ECONOMY

  • Auto Loan Delinquency Revs Up as Car Prices Stress Budgets

    Andrew Haughwout, Donghoon Lee, Daniel Mangrum, Joelle Scally, Wilbert van der Klaauw, and Crystal Wang The New York Fed’s Center for Microeconomic Data released the Quarterly Report on Household Debt and Credit for the fourth quarter of 2023 this morning. Household debt balances grew by $212 billion over the last quarter. Although there was growth across most loan types, it…

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  • How and Why Do Consumers Use “Buy Now, Pay Later”?

    Felix Aidala, Daniel Mangrum, and Wilbert van der Klaauw In a previous post, we highlighted that financially fragile households are disproportionately likely to use “buy now, pay later” (BNPL) payment plans. In this post, we shed further light on BNPL’s place in its users’ household finances, with a particular focus on how use varies by a household’s level of financial…

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  • Measuring Treasury Market Depth – Liberty Street Economics

    Michael Fleming, Isabel Krogh, and Claire Nelson A commonly used measure of market liquidity is market depth, which refers to the quantity of securities market participants are willing to buy or sell at particular prices. The market depth of U.S. Treasury securities, in particular, is assessed in many analyses of market functioning, including this Liberty Street Economics post on liquidity…

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  • Racial and Ethnic Wealth Inequality in the Post-Pandemic Era

    By Rajashri Chakrabarti, Natalia Emanuel, and Ben Lahey Wealth is unevenly distributed across racial and ethnic groups in the United States. In this first post in a two-part series on wealth inequality, we use the Distributional Financial Accounts (DFA) to document these disparities between Black, Hispanic, and white households from the first quarter of 2019 to the third quarter of…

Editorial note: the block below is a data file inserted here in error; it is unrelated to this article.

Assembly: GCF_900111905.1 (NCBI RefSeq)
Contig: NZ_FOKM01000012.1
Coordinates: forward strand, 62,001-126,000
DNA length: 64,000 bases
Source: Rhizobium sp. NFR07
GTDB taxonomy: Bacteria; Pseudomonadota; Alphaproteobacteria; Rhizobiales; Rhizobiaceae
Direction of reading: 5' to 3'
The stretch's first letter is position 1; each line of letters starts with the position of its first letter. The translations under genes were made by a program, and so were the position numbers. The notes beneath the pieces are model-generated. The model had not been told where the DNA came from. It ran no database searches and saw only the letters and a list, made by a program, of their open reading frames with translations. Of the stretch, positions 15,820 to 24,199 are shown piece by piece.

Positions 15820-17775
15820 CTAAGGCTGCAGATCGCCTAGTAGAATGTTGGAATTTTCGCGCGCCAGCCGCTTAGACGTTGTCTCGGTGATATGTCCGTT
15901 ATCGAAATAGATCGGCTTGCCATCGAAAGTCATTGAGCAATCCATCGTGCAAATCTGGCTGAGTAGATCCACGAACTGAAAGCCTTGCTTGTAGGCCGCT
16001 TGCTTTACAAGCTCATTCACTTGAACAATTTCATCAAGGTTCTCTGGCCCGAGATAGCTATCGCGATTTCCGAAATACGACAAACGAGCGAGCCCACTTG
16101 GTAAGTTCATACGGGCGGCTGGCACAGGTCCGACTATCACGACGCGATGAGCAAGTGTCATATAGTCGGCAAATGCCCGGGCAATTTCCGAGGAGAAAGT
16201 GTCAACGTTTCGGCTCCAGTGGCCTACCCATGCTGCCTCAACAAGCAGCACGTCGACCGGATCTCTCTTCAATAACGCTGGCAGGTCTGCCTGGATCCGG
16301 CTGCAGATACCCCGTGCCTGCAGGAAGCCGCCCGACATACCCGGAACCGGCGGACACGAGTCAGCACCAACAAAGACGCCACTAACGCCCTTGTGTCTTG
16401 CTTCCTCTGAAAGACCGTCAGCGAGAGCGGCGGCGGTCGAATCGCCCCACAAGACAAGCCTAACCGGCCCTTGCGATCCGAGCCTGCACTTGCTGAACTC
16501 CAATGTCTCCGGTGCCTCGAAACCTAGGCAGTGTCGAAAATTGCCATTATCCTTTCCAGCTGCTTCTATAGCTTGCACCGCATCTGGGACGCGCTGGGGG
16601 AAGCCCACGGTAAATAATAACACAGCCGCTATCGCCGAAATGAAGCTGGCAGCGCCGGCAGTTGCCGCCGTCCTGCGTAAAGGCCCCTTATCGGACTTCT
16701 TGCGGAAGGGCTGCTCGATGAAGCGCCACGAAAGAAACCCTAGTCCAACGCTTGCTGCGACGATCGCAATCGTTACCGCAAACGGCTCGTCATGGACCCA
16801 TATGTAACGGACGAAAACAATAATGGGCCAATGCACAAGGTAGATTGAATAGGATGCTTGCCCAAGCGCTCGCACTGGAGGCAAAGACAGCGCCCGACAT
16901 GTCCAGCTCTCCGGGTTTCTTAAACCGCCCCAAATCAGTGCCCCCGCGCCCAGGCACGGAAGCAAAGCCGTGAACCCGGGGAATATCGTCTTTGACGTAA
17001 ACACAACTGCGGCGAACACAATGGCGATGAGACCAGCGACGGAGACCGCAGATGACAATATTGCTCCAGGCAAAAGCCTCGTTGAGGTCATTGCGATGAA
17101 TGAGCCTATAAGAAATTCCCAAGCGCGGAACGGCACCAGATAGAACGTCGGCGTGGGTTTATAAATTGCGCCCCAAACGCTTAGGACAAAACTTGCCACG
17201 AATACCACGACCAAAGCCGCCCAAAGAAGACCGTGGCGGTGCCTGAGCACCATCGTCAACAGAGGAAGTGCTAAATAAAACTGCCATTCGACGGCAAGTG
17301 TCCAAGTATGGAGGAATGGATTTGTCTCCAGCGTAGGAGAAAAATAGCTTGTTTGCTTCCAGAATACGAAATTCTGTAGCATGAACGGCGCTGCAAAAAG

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  • Wealth Inequality by Age in the Post-Pandemic Era

    Rajashri Chakrabarti, Natalia Emanuel, and Ben Lahey Editor’s note: Since this post was first published, percentages cited in the first paragraph have been corrected. (February 7, 1pm) Following our post on racial and ethnic wealth gaps, here we turn to the distribution of wealth across age groups, focusing on how the picture has changed since the beginning of the pandemic.…

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  • Small Business Recovery after Natural Disasters in the Fed’s Second District

    Asani Sarkar A previous Liberty Street Economics post found that minority-owned small businesses in the Federal Reserve’s Second District have been particularly vulnerable to natural disasters. Here we focus on the aftermath of disasters (such as hurricanes, floods, wildfires, droughts, and winter storms) and examine disparities in the ability of these firms to reopen their businesses and access disaster relief.…

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  • Flood-Prone Basement Housing in New York City and the Impact on Low- and Moderate-Income Renters

    Claire Kramer Mills, Ambika Nair, and Julian di Giovanni Hurricane Ida, which struck New York in early September 2021, exposed the region’s vulnerability to extreme rainfall and inland flooding. The storm created massive damage to the housing stock, particularly low-lying units. This post measures the storm’s impact on basement housing stock and, following the focus on more-at-risk populations from the…

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  • Banks versus Hurricanes – Liberty Street Economics

    Peter Anagnostakos, Jason Bram, Benjamin Chan, Natalia Fischl-Lanzoni, Hasan Latif, James M. Mahoney, Don Morgan, Ladd Morgan, and Ivelisse Suarez The impacts of hurricanes analyzed in the previous post in this series may be far-reaching in the Second District. In a new Staff Report, we study how banks in Puerto Rico fared after Hurricane Maria struck the island on September…

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  • A Bayesian VAR Model Perspective on the Lagged Effect of Monetary Policy

    Richard Crump, Marco Del Negro, Keshav Dogra, Pranay Gundam, Donggyu Lee, Ramya Nallamotu, and Brian Pacula Over the last few years, the U.S. economy has experienced unusually high inflation and an unprecedented pace of monetary policy tightening. While inflation has fallen recently, it remains above target, and the economy continues to expand at a robust pace. Does the resilience of…

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  • The New York Fed DSGE Model Perspective on the Lagged Effect of Monetary Policy

    Richard Crump, Marco Del Negro, Keshav Dogra, Pranay Gundam, Donggyu Lee, Ramya Nallamotu, and Brian Pacula This post uses the New York Fed DSGE model to ask the question: What would have happened to interest rates, output, and inflation had the Federal Reserve been following an average inflation targeting (AIT)-type reaction function since 2021:Q2, when inflation began to rise—as opposed…

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